The Information Age
Today, we live in an age of information and knowledge management. With the ‘NET’ we have huge volumes of information available to us at the click of a mouse. People and corporations thus live and breathe “right now” internal and external information and communications. Consequently, the lead-time for creative ideation and management is constantly shrinking. How quickly we come up with ideas is now often as important as our ideas themselves! We are expected to deliver creativity on demand! In practice this is not entirely possible. We can access information on our computers in seconds, but accessing creativity takes much longer.

Our challenge today, in this century, is to speed up the creative process without sacrificing on the creativity of our ideas. Traditional and accepted forms like brainstorming take a lot of time. Also in it often templates take the place of ideas! We, therefore, need newer methodologies to be creative and succeed.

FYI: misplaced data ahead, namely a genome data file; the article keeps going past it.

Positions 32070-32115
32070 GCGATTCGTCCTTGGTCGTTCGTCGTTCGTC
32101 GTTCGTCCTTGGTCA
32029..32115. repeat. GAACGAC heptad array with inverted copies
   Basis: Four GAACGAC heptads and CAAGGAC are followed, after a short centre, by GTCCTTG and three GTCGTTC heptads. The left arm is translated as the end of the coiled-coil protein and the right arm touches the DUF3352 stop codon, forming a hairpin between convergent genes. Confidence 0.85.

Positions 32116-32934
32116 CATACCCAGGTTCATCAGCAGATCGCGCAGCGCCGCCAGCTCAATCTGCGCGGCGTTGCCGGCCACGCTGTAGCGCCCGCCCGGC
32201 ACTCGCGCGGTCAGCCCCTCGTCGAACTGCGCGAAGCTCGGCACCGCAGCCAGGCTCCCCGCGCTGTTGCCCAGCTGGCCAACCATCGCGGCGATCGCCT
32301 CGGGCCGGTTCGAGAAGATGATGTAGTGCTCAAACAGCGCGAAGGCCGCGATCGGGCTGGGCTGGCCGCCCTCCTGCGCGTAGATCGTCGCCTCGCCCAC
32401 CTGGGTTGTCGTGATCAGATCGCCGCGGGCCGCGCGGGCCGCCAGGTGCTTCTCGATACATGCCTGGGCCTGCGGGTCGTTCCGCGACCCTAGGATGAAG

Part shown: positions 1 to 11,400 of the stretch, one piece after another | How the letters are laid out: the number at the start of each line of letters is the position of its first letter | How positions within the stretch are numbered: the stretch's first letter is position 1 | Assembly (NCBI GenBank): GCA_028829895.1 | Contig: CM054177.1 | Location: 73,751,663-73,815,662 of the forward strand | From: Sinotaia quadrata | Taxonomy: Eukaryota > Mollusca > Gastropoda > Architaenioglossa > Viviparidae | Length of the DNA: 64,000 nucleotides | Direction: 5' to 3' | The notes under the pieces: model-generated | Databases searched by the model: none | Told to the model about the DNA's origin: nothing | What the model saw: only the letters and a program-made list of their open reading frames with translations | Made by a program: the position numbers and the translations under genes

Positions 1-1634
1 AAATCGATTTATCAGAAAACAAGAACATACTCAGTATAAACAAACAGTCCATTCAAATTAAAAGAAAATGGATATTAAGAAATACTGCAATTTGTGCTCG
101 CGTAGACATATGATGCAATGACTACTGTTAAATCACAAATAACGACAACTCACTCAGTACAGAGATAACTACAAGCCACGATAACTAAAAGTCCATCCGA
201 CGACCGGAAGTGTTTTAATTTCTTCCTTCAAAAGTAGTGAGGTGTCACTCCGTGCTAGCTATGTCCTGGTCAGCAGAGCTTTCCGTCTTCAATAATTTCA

Creative Aerobics – a creative paradigm
One new and somewhat radical concept to express ideas and to develop creativity is the “Creative Aerobics” method. It utilizes a series of mental exercises that develop elasticity between the left brain and right brain – the analytical or rational and the creative or emotional sides. Thus allowing users to access solutions “out side of the box”, and which is different from their present problem-solving techniques and optimizing ideation and productivity of ideas.